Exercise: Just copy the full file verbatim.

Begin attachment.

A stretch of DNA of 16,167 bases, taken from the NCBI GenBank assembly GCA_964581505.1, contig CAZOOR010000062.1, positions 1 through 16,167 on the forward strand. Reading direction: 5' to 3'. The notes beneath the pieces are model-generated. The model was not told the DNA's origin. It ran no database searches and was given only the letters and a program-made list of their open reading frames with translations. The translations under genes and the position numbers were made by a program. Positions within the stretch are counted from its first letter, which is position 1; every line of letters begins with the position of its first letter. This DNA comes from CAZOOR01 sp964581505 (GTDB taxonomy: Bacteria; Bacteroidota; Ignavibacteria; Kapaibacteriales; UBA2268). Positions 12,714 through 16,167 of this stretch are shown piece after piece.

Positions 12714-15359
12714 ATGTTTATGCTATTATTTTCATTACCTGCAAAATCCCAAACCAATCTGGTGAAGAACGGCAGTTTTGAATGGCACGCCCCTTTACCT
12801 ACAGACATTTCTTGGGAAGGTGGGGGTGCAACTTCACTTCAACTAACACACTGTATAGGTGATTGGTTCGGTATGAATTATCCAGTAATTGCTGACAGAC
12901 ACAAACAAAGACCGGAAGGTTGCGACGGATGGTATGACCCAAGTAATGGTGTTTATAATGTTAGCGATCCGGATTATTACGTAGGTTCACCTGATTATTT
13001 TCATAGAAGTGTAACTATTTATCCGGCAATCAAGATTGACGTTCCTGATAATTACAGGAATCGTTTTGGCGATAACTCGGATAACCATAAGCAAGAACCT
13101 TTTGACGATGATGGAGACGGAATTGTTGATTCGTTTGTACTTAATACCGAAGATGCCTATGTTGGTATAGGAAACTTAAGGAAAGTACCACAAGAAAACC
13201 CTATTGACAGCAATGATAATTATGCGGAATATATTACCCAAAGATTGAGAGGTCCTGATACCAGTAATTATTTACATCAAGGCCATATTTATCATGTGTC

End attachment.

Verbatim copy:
A stretch of DNA of 16,167 bases, taken from the NCBI GenBank assembly GCA_964581505.1, contig CAZOOR010000062.1, positions 1 through 16,167 on the forward strand. Reading direction: 5' to 3'. The notes beneath the pieces are model-generated. The model was not told the DNA's origin. It ran no database searches and was given only the letters and a program-made list of their open reading frames with translations. The translations under genes and the position numbers were made by a program. Positions within the stretch are counted from its first letter, which is position 1; every line of letters begins with the position of its first letter. This DNA comes from CAZOOR01 sp964581505 (GTDB taxonomy: Bacteria; Bacteroidota; Ignavibacteria; Kapaibacteriales; UBA2268). Positions 12,714 through 16,167 of this stretch are shown piece after piece.

Positions 12714-15359
12714 ATGTTTATGCTATTATTTTCATTACCTGCAAAATCCCAAACCAATCTGGTGAAGAACGGCAGTTTTGAATGGCACGCCCCTTTACCT
12801 ACAGACATTTCTTGGGAAGGTGGGGGTGCAACTTCACTTCAACTAACACACTGTATAGGTGATTGGTTCGGTATGAATTATCCAGTAATTGCTGACAGAC
12901 ACAAACAAAGACCGGAAGGTTGCGACGGATGGTATGACCCAAGTAATGGTGTTTATAATGTTAGCGATCCGGATTATTACGTAGGTTCACCTGATTATTT
13001 TCATAGAAGTGTAACTATTTATCCGGCAATCAAGATTGACGTTCCTGATAATTACAGGAATCGTTTTGGCGATAACTCGGATAACCATAAGCAAGAACCT
13101 TTTGACGATGATGGAGACGGAATTGTTGATTCGTTTGTACTTAATACCGAAGATGCCTATGTTGGTATAGGAAACTTAAGGAAAGTACCACAAGAAAACC
13201 CTATTGACAGCAATGATAATTATGCGGAATATATTACCCAAAGATTGAGAGGTCCTGATACCAGTAATTATTTACATCAAGGCCATATTTATCATGTGTC